Catastrophic Weather and Survival
The Power of Nature
There are events that occur in our lives that test the strength of the human spirit. Weather events may top the list as we are rarely prepared for the devastating effects. Sometimes it takes a severe weather event to put you in your place. Nature certainly has the power to do it. It can strip away your ego and remind you that in the big scheme of things, you are very, very small.
At 9:00 P.M. on June 29, 2012, the forces of nature spoke loud and clear in Central Virginia. NOAA Weather had warned of a severe thunderstorm.that could produce high winds and hail. I secured my patio furniture, unplugged my appliances, and readied myself to sit back and enjoy the show. I've always loved storms so I was feeling my typical anticipation. And then I heard it, a sound like none I've heard in my lifetime. It came roaring from the northeast corner of my home and grew louder and louder. Then, I heard my patio furniture go sliding across the concrete and UFO's (real unidentified flying objects) began slamming against the exterior walls. That roar was...THE WIND.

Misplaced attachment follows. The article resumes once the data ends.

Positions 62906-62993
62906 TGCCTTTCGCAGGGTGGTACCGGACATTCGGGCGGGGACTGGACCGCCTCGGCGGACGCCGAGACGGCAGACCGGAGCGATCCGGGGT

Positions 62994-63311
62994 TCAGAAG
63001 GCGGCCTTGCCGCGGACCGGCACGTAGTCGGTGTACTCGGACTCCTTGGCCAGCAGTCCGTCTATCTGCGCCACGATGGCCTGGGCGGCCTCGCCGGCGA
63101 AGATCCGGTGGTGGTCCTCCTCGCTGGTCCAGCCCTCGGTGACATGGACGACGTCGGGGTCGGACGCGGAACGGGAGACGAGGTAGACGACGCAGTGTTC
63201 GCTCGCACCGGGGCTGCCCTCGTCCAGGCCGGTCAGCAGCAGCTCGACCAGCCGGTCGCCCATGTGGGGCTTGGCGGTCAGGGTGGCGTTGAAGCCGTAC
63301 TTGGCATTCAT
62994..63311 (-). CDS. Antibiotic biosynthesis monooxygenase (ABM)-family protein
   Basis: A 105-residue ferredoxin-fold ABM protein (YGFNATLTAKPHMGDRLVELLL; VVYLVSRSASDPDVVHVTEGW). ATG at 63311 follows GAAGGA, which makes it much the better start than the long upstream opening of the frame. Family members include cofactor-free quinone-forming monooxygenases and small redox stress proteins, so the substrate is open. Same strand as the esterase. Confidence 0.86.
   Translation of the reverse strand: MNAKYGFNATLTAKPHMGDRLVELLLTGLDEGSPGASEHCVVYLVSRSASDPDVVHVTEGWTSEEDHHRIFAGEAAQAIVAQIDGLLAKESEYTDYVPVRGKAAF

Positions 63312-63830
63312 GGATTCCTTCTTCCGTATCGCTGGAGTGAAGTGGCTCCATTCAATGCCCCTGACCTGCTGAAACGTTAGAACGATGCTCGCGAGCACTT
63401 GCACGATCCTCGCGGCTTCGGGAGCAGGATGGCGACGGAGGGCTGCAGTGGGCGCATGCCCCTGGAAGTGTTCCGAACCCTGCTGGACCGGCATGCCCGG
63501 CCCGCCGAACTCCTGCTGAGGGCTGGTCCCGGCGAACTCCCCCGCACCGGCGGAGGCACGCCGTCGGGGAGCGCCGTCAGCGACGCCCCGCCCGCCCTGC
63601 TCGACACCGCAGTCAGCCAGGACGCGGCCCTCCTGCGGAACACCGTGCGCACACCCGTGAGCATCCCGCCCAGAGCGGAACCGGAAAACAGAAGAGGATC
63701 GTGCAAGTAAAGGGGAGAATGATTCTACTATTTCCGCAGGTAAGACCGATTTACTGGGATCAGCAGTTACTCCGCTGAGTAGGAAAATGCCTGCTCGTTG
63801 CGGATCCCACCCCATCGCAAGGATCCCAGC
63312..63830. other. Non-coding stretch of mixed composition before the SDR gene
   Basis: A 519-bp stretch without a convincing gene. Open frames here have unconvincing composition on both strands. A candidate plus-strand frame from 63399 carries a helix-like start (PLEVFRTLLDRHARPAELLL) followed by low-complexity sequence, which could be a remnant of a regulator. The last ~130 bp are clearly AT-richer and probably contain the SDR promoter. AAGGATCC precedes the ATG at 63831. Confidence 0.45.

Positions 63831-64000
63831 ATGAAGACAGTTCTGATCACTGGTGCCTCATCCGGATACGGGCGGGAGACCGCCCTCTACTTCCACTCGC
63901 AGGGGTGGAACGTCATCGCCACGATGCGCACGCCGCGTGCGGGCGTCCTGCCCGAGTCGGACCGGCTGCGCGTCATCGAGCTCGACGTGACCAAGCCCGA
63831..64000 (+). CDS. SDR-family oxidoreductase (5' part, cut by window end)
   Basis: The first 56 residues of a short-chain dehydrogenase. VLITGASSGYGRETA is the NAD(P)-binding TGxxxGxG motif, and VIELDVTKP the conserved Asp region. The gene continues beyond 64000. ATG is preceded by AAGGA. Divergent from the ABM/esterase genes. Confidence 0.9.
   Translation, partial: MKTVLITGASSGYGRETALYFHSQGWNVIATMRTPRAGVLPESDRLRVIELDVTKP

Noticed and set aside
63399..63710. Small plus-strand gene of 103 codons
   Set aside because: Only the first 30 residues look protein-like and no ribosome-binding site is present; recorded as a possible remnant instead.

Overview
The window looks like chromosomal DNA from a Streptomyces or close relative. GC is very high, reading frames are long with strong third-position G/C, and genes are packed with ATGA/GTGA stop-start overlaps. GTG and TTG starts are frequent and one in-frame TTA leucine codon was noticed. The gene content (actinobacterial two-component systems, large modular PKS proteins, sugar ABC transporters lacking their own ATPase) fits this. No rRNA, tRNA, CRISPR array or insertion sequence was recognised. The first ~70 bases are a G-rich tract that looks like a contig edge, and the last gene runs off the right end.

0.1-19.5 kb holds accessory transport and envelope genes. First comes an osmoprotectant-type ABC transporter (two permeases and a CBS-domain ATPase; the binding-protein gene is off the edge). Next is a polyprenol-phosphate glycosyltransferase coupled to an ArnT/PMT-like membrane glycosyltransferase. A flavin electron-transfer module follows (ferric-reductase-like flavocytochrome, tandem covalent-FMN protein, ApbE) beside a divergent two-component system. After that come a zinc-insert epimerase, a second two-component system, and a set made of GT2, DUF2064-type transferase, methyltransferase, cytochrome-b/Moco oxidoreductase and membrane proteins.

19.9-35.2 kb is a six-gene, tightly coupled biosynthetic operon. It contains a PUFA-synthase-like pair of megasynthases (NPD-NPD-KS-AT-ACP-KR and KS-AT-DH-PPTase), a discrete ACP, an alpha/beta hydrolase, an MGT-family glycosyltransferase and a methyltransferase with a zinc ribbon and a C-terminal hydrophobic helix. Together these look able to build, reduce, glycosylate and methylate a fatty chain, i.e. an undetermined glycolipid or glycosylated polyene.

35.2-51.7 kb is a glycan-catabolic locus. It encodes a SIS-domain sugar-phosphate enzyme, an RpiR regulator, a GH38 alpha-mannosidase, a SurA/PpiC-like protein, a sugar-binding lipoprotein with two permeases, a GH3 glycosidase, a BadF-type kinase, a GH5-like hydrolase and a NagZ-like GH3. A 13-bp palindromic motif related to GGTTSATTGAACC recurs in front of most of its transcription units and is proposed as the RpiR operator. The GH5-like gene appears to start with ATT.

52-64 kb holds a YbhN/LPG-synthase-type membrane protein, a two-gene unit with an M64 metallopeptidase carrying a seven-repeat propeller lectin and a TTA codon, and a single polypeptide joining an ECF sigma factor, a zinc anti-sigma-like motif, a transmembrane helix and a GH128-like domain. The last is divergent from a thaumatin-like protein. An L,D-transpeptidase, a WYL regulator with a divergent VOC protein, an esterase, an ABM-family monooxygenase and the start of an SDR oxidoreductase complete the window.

Such a small word, "wind". But what a force it is. When I said I loved storms, it's true. I love the rumble of thunder and the defiance of lightning. I do not love wind. Wind has a power beyond my understanding. It can sneak up on you because it is "invisible". For those of us who are not meteorologists, wind is unpredictable and somewhat mystical. Unlike lightening and thunder, wind can be a blessing. Who among us isn't grateful for a gentle breeze on a hot summer day? And then that same force of nature, the wind, can be a curse. So it was here only four days ago when the wind came down screaming "I am the power. Get out of my way or be destroyed."